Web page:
Before Roof walked into Emanuel, the potential of racial church violence had faded from the front of the minds of many black pastors. No one had forgotten about the four little girls blown up by the Ku Klux Klan in 1963 inside an Alabama church. No one had forgotten about a spate of church fires in the South in the 1990s believed to be an effort to terrorize black people. (One of the churches burned in South Carolina was a different Mt. Zion A.M.E., that one in Williamsburg, just a short drive down the backroads.) But time had begun to put distance between the memory and the reality.
Roof’s murders awakened all those fears, which have been further stoked by the rise of white supremacists who feel emboldened in the era of President Donald Trump.
Though every church leader must balance how best to keep their congregation safe while maintaining an inviting atmosphere, black pastors have unique concerns. They must contend with the racial baggage that comes with discussions about the role guns should play. At the same time, they are also generally ignored by those advocating for an extreme version of the Second Amendment and conflicted by even the thought of allowing killing machines into churches, even when the goal is to prevent the next Dylann Roof. Much of the recent gun debate has centered on whether to arm teachers or how to harden “soft targets.” But the black church was designed to be a soft landing place for those looking for solace in a cruel world. To harden it is to strip it of its primary mission.
President Barack Obama’s decision to attend the memorial service for Roof’s victims and offer a widely praised version of “Amazing Grace” served as a balm to black people’s emotional wounds. But psychic scars remain, even though Roof is slated to spend the rest of his life in a federal prison.
It’s a feeling black pastors don’t want to feel, a feeling they fight against but feel nevertheless.
“My mother was startled by a young white man who came into a Sunday service,” said Cheryl Adamson, pastor of Palmetto Missionary Baptist Church in Conway. “It’s sad, really. We are supposed to be the kingdom of God but have to be suspicious.”
Adamson and her mother aren’t easily startled. In high school, she faced white students armed with rotten tomatoes and vile words—white students who would assault black students and trip them for fun and to scare them back to their underfunded schools—as she and others began integrating area schools. Still, white strangers can spook her and her mother. Even when a white family on vacation in nearby Myrtle Beach showed up well dressed, “Initially, it was just jarring.”
Similar suspicions have parishioners at Palmetto keeping one eye on the door, the other on the pastor preaching or the choir singing. Suspicions have kept the doors locked during nighttime service and rehearsals and meetings.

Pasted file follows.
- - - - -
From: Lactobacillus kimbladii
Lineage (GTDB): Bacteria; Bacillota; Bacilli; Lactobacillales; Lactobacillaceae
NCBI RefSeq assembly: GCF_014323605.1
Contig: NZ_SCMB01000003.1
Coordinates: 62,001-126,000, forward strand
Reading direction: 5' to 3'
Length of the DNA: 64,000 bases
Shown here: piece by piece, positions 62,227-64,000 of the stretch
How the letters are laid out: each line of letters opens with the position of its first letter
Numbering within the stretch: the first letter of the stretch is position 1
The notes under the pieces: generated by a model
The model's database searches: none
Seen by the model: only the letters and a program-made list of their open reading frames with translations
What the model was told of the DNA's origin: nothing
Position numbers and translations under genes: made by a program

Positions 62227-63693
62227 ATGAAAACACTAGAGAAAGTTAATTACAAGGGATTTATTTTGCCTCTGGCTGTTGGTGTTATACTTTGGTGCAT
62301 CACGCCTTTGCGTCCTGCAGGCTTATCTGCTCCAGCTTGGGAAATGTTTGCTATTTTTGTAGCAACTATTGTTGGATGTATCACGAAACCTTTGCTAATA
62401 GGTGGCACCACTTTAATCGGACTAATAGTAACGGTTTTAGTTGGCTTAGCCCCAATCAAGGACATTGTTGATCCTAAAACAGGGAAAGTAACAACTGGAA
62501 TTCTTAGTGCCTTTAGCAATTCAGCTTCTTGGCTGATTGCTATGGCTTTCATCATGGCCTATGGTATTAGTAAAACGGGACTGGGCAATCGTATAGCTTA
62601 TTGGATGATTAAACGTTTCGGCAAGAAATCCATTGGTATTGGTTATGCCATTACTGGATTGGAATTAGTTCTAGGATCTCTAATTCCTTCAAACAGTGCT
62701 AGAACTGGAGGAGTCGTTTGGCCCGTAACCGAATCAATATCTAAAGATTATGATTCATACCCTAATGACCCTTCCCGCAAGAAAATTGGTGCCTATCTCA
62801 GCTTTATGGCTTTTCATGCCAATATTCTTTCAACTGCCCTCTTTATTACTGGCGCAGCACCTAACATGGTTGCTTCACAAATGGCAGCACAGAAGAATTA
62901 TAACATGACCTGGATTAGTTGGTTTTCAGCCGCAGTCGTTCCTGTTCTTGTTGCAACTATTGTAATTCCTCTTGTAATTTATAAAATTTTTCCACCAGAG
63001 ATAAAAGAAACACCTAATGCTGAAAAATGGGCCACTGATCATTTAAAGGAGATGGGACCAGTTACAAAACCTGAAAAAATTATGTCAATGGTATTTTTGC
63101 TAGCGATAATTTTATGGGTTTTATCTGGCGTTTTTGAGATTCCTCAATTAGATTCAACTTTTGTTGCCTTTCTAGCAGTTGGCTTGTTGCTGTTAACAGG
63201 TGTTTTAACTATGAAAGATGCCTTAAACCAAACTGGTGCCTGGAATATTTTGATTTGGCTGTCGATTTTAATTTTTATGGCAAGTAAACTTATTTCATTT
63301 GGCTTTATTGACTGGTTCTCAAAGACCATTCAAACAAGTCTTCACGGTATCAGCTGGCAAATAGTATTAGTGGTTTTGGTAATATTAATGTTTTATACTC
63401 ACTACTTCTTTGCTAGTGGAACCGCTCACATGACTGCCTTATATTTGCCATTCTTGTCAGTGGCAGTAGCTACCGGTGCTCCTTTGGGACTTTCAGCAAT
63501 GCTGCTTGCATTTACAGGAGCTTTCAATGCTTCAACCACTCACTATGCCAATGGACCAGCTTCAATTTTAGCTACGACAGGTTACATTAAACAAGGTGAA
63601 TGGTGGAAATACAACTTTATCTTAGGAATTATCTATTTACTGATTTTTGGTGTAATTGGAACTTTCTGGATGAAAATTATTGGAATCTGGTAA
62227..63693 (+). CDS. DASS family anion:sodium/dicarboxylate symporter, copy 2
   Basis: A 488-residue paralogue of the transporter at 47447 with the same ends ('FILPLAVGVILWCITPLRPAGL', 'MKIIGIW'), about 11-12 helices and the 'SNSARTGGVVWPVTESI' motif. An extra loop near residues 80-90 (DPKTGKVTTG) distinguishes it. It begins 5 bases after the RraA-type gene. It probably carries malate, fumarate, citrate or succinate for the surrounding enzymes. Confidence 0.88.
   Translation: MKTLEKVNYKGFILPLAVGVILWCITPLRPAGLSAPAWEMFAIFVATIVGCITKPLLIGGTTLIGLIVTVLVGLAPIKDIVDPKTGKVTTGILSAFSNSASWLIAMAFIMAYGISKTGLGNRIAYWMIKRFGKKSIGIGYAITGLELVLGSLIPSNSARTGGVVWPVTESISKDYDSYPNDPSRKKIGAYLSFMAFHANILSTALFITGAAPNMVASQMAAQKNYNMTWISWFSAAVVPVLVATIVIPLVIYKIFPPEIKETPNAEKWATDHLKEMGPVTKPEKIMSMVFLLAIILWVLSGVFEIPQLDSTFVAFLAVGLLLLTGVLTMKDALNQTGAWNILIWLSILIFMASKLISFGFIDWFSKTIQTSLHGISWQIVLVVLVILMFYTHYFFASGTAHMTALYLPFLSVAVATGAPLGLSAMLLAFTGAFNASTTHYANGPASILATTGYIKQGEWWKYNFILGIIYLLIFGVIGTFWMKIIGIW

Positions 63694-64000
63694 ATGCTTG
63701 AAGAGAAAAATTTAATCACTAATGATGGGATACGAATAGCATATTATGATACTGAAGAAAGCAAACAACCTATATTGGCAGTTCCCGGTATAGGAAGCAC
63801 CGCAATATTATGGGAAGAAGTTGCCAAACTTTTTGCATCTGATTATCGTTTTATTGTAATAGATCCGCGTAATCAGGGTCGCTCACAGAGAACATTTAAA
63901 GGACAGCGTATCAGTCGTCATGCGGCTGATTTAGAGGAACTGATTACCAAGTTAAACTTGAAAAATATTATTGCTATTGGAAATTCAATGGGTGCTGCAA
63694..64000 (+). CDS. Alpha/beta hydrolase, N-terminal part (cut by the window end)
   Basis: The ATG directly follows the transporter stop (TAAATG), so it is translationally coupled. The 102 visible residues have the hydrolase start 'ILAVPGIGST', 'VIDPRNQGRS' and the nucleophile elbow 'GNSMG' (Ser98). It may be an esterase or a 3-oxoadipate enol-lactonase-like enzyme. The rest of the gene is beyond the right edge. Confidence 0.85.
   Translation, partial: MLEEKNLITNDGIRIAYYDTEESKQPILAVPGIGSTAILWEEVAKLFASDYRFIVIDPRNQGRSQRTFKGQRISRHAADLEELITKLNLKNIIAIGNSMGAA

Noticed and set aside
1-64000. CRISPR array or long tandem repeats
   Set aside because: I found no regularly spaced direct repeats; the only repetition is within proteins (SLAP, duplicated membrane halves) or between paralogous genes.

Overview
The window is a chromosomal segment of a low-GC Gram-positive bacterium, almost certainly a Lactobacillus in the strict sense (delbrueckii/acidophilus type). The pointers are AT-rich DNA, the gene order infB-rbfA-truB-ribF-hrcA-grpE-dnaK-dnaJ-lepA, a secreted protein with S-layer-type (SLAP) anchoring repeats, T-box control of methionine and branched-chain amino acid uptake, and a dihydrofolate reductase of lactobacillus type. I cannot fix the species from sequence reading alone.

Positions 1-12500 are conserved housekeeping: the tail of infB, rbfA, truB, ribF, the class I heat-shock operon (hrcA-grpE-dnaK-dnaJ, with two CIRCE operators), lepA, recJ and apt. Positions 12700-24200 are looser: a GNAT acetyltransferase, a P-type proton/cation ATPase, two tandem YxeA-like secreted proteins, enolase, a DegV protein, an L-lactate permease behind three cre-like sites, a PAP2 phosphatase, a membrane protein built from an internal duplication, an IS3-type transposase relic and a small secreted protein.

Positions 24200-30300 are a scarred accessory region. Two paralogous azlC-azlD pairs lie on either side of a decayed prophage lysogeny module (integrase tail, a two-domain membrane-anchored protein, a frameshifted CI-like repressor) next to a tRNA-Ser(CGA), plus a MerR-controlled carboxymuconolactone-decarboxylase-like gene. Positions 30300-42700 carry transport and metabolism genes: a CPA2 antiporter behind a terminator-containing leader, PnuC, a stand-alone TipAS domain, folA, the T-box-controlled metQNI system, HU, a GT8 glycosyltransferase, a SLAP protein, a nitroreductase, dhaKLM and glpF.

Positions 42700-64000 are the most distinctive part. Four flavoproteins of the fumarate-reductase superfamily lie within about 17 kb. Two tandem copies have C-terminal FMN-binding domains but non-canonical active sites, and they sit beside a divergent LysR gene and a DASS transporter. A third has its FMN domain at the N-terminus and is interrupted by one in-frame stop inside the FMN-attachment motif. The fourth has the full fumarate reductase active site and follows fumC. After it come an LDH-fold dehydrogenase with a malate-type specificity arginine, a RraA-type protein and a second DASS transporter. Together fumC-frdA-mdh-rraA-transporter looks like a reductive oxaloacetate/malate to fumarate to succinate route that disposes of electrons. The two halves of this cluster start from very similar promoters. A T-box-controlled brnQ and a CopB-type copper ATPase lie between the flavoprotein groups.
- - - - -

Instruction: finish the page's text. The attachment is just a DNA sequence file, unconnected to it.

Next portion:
But Palmetto’s response to the Roof murders has been relatively muted. “We probably err on the gentle as a dove side” instead of the biblical admonition to be “as wise as a serpent,” Adamson said. “We have not done anything concrete as far as new safety measures.”
Adamson doesn’t like guns. Though she owns a rifle “to shoot animals,” she also donates to Everytown for Gun Safety, a nonprofit in favor of gun control. Like other black pastors, she’s struggled with whether to allow members who have concealed carry permits to have guns strapped to their waists under their suit jackets or in their purses.
Should she shun guns no matter what because of the damage they’ve caused the young black men she’s trying to reach? Is armed security the right option? What about her own safety? She’s heard rumors that black women pastors are likely to be targeted. The threats in her area post-Roof have been real, including one from Benjamin Thomas Samuel McDowell, a Conway man with known ties to white supremacists who made a series of threats against non-white and Jewish people early in 2017. McDowell was arrested after buying hollow-point bullets and a .40-caliber Glock pistol from an undercover FBI informant. Though he didn’t have “good training” and had yet to settle on a location, McDowell said he wanted to do something “on a big scale” in “the spirit of Dylann Roof.” (McDowell pleaded guilty to being a felon in possession of a weapon earlier this year.)
Given what Roof did, pastors like Adamson can’t afford to not take all potential threats seriously. Talk of guns, for protection, has been at the top of her mind. She knows at least one member of her church has a concealed carry permit and may have a gun strapped to his waist during service.